Sunday, October 4, 2015

2015 Recap

Check out our video recap of the 2015 season.  Thanks to our supporters, volunteers, parents and participants.  We had a ton of fun!

Tuesday, July 21, 2015

How do we teach social skills?

Parents of children on the autism spectrum as well as educators and specialists involved with autism know that one of the most sought after therapy goals is social skills.  Autism is many things to many people but at its core, it is a communication and social disorder.  It impacts a person's awareness of social nuance as well as their ability to interact in socially acceptable and common ways.  Social skills curriculum have proliferated in recent years yet we are often looking for innovative ways to teach social skills.  One of the key tenants of TATTS is to use drone technology to convey those skills to our members.  It works.  Here's a few examples:

TEAMWORK: We emphasize teamwork in all that we do.  Visual queues reinforce supporting each other and team members fly in pairs (operator and visual observer).  One popular approach is to have the TATTS ground crew perform tasks that the drone operator is then in charge of capturing via video.  The operator uses the base station to see what they're capturing.  For example, the TATTS ground crew used their bodies to form the initials of the operator while volunteers hid them under umbrellas.  The "reveal" was often a delight for the drone operator!  Note: turn down your sound as all you'll hear are the props from the drone...


ENGAGEMENT: We use drone technology to engage team members.  Hands on helps many learn.  The technology is very enticing for these tech-savvy kids.   
Team Flying: Operator + Navigator
Maintenance Skills: Batteries, Props, & Visual Inspection

FORESHADOWING & REVIEW: We demonstrate what will happen in the field with the entire group, then we do it, then we circle back and review it again at the end.

TATTS Team Members See Themselves on TV Through the Drone
Practicing Using Goggles to See Through the Drone

VISUAL ORGANIZERS: Research has consistently shown that visual organizers help those on the spectrum understand and process sequences of events and manage time.  We use a variety of visual organizers to convey goals, our roles in the process and promoting positive social interaction.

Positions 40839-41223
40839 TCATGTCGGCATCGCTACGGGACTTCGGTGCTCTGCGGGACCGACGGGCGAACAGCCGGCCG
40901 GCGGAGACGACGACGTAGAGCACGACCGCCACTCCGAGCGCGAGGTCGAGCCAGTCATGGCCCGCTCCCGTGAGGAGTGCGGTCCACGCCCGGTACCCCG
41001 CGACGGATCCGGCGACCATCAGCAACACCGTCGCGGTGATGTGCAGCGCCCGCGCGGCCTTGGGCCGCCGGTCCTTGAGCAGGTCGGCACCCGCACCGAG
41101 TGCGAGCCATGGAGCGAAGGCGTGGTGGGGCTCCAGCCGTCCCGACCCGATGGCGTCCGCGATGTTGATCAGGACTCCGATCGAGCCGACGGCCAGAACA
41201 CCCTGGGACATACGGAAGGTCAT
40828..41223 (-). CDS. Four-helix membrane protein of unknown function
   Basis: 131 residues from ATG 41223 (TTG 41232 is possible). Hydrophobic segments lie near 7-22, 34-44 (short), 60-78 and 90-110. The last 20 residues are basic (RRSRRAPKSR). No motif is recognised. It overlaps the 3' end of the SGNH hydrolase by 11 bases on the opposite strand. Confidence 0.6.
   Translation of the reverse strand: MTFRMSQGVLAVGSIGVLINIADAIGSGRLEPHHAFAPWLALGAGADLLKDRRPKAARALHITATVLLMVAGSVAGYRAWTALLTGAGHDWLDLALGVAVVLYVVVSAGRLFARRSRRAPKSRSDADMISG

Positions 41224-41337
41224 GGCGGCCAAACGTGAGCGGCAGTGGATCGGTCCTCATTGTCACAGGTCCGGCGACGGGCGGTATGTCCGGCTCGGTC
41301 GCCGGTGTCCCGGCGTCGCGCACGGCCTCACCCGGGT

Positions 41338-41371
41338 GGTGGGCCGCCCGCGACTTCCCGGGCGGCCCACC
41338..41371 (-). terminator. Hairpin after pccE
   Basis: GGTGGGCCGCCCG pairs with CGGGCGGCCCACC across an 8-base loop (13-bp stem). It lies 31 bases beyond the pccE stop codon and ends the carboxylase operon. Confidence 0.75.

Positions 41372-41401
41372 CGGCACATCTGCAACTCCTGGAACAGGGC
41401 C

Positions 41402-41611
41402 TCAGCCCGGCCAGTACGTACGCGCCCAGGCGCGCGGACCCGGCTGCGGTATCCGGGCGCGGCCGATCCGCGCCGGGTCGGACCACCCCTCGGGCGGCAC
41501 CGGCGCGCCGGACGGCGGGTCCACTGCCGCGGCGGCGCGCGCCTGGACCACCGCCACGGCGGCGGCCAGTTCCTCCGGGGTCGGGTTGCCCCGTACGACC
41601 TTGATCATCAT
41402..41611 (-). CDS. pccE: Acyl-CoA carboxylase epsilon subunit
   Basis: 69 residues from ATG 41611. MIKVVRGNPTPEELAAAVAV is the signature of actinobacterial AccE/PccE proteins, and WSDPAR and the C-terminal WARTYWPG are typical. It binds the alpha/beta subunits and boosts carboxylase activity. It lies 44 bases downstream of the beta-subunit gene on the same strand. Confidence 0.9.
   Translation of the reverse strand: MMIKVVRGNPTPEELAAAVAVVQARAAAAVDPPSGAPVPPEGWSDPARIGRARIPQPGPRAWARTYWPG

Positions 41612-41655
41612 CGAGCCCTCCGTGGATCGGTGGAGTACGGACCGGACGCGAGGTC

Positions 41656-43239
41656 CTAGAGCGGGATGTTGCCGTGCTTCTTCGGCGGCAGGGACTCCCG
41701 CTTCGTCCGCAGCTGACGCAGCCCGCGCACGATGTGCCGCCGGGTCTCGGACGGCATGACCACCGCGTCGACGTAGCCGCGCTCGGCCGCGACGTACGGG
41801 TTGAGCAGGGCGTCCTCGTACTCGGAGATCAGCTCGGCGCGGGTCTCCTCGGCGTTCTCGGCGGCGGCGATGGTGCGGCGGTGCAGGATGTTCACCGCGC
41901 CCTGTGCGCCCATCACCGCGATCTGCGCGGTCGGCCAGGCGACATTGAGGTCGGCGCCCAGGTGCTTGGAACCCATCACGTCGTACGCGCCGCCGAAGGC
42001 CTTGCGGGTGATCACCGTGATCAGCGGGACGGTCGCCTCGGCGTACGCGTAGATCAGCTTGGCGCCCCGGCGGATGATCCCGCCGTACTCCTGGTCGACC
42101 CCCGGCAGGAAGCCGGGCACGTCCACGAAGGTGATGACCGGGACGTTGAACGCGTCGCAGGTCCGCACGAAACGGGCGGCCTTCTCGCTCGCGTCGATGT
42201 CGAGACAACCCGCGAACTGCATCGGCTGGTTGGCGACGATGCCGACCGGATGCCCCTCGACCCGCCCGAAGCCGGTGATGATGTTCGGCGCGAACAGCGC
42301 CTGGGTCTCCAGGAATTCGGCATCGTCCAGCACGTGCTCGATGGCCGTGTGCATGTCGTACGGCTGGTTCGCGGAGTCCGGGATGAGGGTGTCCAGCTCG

Visual for Positive Things to Say to our Teammates

REINFORCEMENTS: We use numerous reinforcements to make our point, to keep the team members engaged and to simulate what it really means to be a pilot.  After all, pilots keep a log book to track all of their flights, weather conditions, etc.  Why shouldn't we?
Getting a Mechanics Sticker for Working on the Drone
Drone Operator in Training

PERSPECTIVE TAKING: We give them the opportunity to literally see the world from a different person's perspective.  When asked if the view in the goggles would change if they move their head, many of those involved would say yes. When in reality, it does not.  The view only changes if the drone changes.  We need to put our mind into the drone.

VIDEO MODELING: We take video modeling to a different height - literally.  Video modeling is often used to help illustrate a social skill in very concrete terms (e.g., greeting each other, standing in line, taking turns, etc.).  Research has shown that the videos don't have to be of themselves nor even of someone of the same race or gender in order to be effective.  Those with autism are often visual learners making video modeling very powerful.  We use the video we collect from the drone as a tool to watch the world below us, to evaluate what we see and to ask questions like "What is that person thinking?" or "What are they saying to each other?"
Thought Bubble Over Video

Friday, July 3, 2015

First Outing of 2015 Great Success

The TATTS volunteer team was excited to meet all of the TATTS team members, some of their siblings and their parents/guardians at our first outing for 2015.  We had 18 kids and young adults participating throughout the morning and afternoon sessions.  Thanks to Evangel Life Center for allowing us to utilize your gym to fly the mini and micro drones.  An indoor event was perfect to get us started especially given the rain that came down!